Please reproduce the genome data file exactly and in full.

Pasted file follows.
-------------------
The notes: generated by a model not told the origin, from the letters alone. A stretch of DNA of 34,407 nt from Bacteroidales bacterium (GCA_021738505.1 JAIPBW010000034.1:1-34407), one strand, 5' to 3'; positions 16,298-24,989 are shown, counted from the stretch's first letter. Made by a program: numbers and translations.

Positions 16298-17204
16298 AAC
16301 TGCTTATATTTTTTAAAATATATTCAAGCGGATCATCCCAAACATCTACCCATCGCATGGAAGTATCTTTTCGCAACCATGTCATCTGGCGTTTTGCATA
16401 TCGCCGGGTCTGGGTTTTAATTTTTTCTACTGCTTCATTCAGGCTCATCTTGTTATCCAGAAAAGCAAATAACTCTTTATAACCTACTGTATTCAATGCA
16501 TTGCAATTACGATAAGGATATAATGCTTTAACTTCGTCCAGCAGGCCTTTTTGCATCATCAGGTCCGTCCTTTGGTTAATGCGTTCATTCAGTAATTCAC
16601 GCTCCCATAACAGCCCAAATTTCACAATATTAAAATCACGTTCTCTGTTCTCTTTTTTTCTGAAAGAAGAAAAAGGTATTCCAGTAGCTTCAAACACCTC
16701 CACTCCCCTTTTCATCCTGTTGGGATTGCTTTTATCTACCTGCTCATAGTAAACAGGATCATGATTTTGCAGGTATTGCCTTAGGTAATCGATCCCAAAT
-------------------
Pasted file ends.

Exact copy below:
The notes: generated by a model not told the origin, from the letters alone. A stretch of DNA of 34,407 nt from Bacteroidales bacterium (GCA_021738505.1 JAIPBW010000034.1:1-34407), one strand, 5' to 3'; positions 16,298-24,989 are shown, counted from the stretch's first letter. Made by a program: numbers and translations.

Positions 16298-17204
16298 AAC
16301 TGCTTATATTTTTTAAAATATATTCAAGCGGATCATCCCAAACATCTACCCATCGCATGGAAGTATCTTTTCGCAACCATGTCATCTGGCGTTTTGCATA
16401 TCGCCGGGTCTGGGTTTTAATTTTTTCTACTGCTTCATTCAGGCTCATCTTGTTATCCAGAAAAGCAAATAACTCTTTATAACCTACTGTATTCAATGCA
16501 TTGCAATTACGATAAGGATATAATGCTTTAACTTCGTCCAGCAGGCCTTTTTGCATCATCAGGTCCGTCCTTTGGTTAATGCGTTCATTCAGTAATTCAC
16601 GCTCCCATAACAGCCCAAATTTCACAATATTAAAATCACGTTCTCTGTTCTCTTTTTTTCTGAAAGAAGAAAAAGGTATTCCAGTAGCTTCAAACACCTC
16701 CACTCCCCTTTTCATCCTGTTGGGATTGCTTTTATCTACCTGCTCATAGTAAACAGGATCATGATTTTGCAGGTATTGCCTTAGGTAATCGATCCCAAAT